Where the Ancestors Walked: Australia as an Aboriginal Landscape

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Allen & Unwin, 2003 - Social Science - 282 pages
'Philip Clarke has penned an insightful and wide-ranging account of Australia's Aboriginal cultures from a perspective of great learning and insider privilege. It's an immensely significant work, revealing the extraordinary richness of one of the world's oldest continuous cultures.'

Tim Flannery, author of The Future Eaters

Since their arrival many thousands of years ago, Australia's Aboriginal people have developed a unique, rich and elaborate way of life. With a deep spiritual attachment to land and a strong sense of community, they have drawn on tradition to respond to new situations. In this way, they have thrived in Australia's changing and often harsh landscape.

Early European settlers in Australia judged Aboriginal culture as 'primitive'. Yet the Aboriginal people they encountered had, in fact, a highly sophisticated understanding of their environment and complex strategies for finding food and medicines, and for making tools and art objects.

Philip Clarke paints a picture of the culture and traditions of Aboriginal Australia. Drawing on research from anthropology, cultural geography and environmental studies as well as his own fieldwork, he explains the diverse ways in which Aboriginal people relate to the land across the continent. Heavily illustrated, Where the Ancestors Walked will appeal to anyone interested in understanding the traditional lifestyle of Aboriginal people.

'Phillip Clarke's clear, wide-ranging and sympathetic survey describes the manner in which Indigenous societies humanised and utilised landscapes from before European times to the present... This is an excellent introduction for interested lay readers and higher and tertiary education students.'

Emeritus Professor John Mulvaney, author of Prehistory of Australia

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Selected pages


First Human Colonisation
Religious Landscapes
Social Life
Materials of Culture
Hunting and Gathering
Aboriginal Artefacts
Art of the Dreaming
Regional Differences
Beyond Capricorn
Cultural Change
Northern Contacts
Arrival of Europeans
Aboriginal Australia Transformed
Changing Cultural Landscapes

Living in a Varied Land
The South
The Central Deserts

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Page 53 - They seem to have no fix'd habitation but move about from place to place like wild Beasts in search of food, and I believe depend wholy upon the success of the present day for their subsistance.
Page 74 - ... women are without this distinction; and girls of a very tender age are marked by it. On first setting foot in the country, we were inclined to hold the spears of the natives very cheap. Fatal experience has, however, convinced us, that the wound inflicted by this weapon is not a trivial one; and that the skill of the Indians in throwing it, is far from despicable. Besides more than a dozen convicts who have unaccountably disappeared, we know that two, who were employed as rush cutters up the...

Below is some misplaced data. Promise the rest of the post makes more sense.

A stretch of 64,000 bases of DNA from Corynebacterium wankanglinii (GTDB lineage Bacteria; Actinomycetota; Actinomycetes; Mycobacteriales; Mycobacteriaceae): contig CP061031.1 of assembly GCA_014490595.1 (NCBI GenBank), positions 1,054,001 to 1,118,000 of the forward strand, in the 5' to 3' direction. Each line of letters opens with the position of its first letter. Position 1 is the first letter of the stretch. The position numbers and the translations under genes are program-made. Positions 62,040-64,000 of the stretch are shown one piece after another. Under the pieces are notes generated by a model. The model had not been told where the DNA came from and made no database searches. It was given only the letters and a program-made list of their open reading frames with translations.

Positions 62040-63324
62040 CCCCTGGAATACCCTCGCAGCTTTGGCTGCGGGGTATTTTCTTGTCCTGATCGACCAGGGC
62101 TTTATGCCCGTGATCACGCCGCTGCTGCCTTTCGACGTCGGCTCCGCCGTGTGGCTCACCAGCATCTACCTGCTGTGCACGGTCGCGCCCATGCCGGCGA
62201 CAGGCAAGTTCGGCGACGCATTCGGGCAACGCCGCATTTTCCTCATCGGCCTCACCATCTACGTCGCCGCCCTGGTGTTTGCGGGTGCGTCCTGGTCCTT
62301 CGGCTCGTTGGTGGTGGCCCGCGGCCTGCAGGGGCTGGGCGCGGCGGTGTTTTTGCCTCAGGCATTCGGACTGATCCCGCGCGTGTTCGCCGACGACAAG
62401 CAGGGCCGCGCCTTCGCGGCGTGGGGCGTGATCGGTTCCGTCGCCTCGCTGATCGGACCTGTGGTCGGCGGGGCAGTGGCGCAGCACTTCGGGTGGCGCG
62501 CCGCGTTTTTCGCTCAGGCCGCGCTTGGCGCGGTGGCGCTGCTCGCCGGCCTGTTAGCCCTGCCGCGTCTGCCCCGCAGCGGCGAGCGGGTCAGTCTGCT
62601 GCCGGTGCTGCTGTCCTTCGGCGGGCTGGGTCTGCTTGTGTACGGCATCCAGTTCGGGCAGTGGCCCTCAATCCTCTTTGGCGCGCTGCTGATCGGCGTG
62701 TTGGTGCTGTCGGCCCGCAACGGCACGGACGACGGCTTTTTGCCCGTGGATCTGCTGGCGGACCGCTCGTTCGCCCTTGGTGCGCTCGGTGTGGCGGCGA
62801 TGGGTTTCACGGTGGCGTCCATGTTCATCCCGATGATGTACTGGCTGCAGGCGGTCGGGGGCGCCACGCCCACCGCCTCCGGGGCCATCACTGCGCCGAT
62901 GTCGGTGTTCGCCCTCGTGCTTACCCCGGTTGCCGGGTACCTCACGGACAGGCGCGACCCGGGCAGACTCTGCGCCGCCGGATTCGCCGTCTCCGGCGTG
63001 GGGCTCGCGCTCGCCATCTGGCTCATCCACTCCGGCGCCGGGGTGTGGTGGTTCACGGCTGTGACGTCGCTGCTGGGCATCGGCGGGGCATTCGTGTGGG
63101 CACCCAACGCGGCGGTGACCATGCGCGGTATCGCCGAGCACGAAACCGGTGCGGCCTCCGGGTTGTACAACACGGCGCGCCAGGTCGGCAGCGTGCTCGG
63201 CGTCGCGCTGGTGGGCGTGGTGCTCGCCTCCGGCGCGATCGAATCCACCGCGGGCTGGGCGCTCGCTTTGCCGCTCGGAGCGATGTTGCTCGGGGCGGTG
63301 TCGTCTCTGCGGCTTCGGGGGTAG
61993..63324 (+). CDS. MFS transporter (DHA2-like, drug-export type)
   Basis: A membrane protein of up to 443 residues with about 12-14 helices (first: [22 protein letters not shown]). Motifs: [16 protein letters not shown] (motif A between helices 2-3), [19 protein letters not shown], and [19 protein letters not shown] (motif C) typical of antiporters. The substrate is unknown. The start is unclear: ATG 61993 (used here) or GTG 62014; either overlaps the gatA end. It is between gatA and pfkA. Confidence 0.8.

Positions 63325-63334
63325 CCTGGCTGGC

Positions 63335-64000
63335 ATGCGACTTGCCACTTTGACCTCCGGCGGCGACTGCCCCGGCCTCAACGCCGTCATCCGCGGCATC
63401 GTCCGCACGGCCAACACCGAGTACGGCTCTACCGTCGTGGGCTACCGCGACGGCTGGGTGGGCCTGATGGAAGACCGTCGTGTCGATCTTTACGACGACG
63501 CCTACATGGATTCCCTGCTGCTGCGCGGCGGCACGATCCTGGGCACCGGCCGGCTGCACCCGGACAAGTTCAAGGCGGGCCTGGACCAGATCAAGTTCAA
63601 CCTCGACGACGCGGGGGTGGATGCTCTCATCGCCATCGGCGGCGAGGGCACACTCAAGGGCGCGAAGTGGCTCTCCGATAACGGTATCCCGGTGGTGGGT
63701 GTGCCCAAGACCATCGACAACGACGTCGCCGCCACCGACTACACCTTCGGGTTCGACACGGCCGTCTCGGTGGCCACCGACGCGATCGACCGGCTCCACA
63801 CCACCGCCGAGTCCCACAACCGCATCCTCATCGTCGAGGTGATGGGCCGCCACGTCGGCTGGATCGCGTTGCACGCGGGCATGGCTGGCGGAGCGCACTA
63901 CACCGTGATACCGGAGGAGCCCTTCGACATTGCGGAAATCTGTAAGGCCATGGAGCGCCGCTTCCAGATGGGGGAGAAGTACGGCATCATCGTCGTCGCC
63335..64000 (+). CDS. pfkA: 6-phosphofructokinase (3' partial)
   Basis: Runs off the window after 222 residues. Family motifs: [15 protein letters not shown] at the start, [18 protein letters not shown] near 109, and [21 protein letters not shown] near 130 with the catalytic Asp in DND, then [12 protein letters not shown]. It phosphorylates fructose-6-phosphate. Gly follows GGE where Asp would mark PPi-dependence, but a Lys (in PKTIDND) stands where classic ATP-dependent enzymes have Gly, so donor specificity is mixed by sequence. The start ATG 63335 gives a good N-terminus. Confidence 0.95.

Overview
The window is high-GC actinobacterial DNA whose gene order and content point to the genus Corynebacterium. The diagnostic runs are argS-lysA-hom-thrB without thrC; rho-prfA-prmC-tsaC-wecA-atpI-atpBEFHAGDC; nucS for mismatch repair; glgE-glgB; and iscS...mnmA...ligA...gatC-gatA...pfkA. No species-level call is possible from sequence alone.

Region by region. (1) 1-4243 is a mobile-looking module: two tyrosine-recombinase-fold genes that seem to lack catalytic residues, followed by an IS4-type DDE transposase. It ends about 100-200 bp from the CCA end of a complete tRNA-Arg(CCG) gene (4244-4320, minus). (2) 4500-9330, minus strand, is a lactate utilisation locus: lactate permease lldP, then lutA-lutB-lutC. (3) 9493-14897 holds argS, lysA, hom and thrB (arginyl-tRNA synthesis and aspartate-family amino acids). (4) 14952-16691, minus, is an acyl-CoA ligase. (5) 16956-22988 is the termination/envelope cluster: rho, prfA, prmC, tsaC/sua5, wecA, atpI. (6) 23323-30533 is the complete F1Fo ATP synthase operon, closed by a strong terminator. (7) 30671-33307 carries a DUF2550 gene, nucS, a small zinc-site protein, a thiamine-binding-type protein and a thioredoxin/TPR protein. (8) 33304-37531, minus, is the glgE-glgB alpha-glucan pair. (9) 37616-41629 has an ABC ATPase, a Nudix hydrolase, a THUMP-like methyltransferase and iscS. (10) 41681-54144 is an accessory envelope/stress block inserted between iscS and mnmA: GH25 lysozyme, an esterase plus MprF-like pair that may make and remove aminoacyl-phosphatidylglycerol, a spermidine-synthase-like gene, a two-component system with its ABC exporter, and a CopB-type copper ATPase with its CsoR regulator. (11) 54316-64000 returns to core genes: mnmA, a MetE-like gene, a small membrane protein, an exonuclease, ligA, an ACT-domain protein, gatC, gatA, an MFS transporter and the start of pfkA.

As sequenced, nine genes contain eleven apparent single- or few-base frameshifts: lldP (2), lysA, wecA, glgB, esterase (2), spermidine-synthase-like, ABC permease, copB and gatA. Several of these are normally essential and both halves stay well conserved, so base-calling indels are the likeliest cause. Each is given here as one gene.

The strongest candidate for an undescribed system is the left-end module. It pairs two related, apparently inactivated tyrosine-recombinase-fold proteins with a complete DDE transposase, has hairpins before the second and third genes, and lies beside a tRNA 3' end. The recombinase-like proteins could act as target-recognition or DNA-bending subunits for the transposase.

Page 55 - ... and what impresses one in the writings of each and all of these observers is the extreme difficulty the authors encounter in arriving at even an approximation of the number of the aborigines. Eyre despairs of forming any opinion, even approximating the truth, of the aggregate population of the continent, or the average number of persons to be found in any given space. A district, he says, that may at one time be thinly inhabited, or even altogether untenanted, may at another be teeming with population....
Page 49 - When an individual dies, they carefully avoid mentioning his name ; but if compelled to do so, they pronounce it in a very low whisper, so faint that they imagine the spirit cannot hear their voice.
Page 215 - Trinity, the Incarnation, Sufferings Death, Resurrection, and Ascension of the Son of God ; the existence and communion of his Church, the forgiveness of sins, the resurrection of the body, and the life everlasting. But I need not inform you, my Brethren, that, in connexion with these primary Articles of the Christian Faith, and in addition to them, there are many others, and much that...
Page 192 - Repeated accounts, brought by our boats, of finding bodies of the Indians in all the coves and inlets of the harbour, caused the gentlemen of our hospital to procure some of them for the purposes of examination and anatomy. On inspection, it appeared that all the parties had died a natural death. Pustules, similar to those occasioned by the...
Page 192 - An extraordinary calamity was now observed among the natives. Repeated accounts brought by our boats of finding bodies of the Indians in all the coves and inlets of the harbour, caused the gentlemen of our hospital to procure some of them for the purposes of examination and anatomy.

About the author (2003)

Philip Clarke is Head of Anthropology and Manager of Sciences at the South Australian Museum.

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